Why can HIV remain latent in the body?
HIV, short for human immunodeficiency virus, is a reverse retrovirus. HIV is transmitted by blood contact (like sharing a needle or syringe), sexual behavior, mother-to-child. Daily contacts with infected patients do not infect HIV, such as shaking hands, hugging, coughing or sneezing, sharing utensils, etc.
Once HIV enters into the body, it attacks the body's immune system,
especially CD4+ T cells, which help the immune system fight infection.
If untreated, HIV leads to a progressive reduction of CD4+ T cells,
thus resulting in an imbalance between the ratio of CD4+ T cells and
CD8+ T cells, which damages the immune system, providing more
opportunities for infections or infection-related cancers to invade the
body. This usually causes a condition called AIDS (Acquired Immune Deficiency Syndrome).
Figure1 AIDS Red Ribbon and HIV Transmission Routes
AIDS is a global public health problem that seriously threatens human life. Scientists have been working on studying HIV to find out effective therapies for it. Current drugs can effectively control the active viruses after decades of efforts but still can not wipe out those that hide in the "Latent Reservoir".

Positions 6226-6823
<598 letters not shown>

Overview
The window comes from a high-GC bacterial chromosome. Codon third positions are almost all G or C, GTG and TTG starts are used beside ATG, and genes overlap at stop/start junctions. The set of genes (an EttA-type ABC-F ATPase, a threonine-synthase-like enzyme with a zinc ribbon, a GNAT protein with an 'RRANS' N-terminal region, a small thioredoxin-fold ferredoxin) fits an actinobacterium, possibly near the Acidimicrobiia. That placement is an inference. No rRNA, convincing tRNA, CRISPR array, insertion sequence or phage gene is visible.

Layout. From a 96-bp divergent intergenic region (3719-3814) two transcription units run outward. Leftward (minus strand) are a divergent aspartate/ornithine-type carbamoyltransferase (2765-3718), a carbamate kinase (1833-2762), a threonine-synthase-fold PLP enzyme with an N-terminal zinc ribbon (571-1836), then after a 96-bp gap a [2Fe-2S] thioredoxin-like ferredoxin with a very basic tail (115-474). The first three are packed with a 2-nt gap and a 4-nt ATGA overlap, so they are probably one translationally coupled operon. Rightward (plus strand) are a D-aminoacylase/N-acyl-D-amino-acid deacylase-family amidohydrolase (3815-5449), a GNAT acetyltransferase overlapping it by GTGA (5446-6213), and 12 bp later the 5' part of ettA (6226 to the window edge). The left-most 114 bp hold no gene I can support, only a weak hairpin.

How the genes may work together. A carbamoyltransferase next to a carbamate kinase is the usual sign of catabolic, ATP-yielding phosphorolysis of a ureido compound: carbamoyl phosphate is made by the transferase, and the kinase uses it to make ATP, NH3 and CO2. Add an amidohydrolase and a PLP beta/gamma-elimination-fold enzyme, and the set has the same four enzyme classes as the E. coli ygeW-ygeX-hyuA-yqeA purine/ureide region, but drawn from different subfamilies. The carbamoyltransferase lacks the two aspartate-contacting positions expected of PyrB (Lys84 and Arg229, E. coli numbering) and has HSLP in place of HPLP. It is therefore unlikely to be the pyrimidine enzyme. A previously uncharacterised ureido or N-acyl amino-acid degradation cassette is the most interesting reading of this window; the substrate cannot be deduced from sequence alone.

Like other viruses, HIV raised in the body attacks the cells in the immune system and replicates itself by exploiting cell's machinery, proliferating more active viruses. However, some HIV-infected cells remain a resting state and stop making active viruses. These infected cells are known as Latent HIV Reservoir.
Previous studies have demonstrated that HIV lurks "not by accident" but as a deliberate "survival strategy". It overlays its base by generating active and latent infections to survive in a turbulent environment.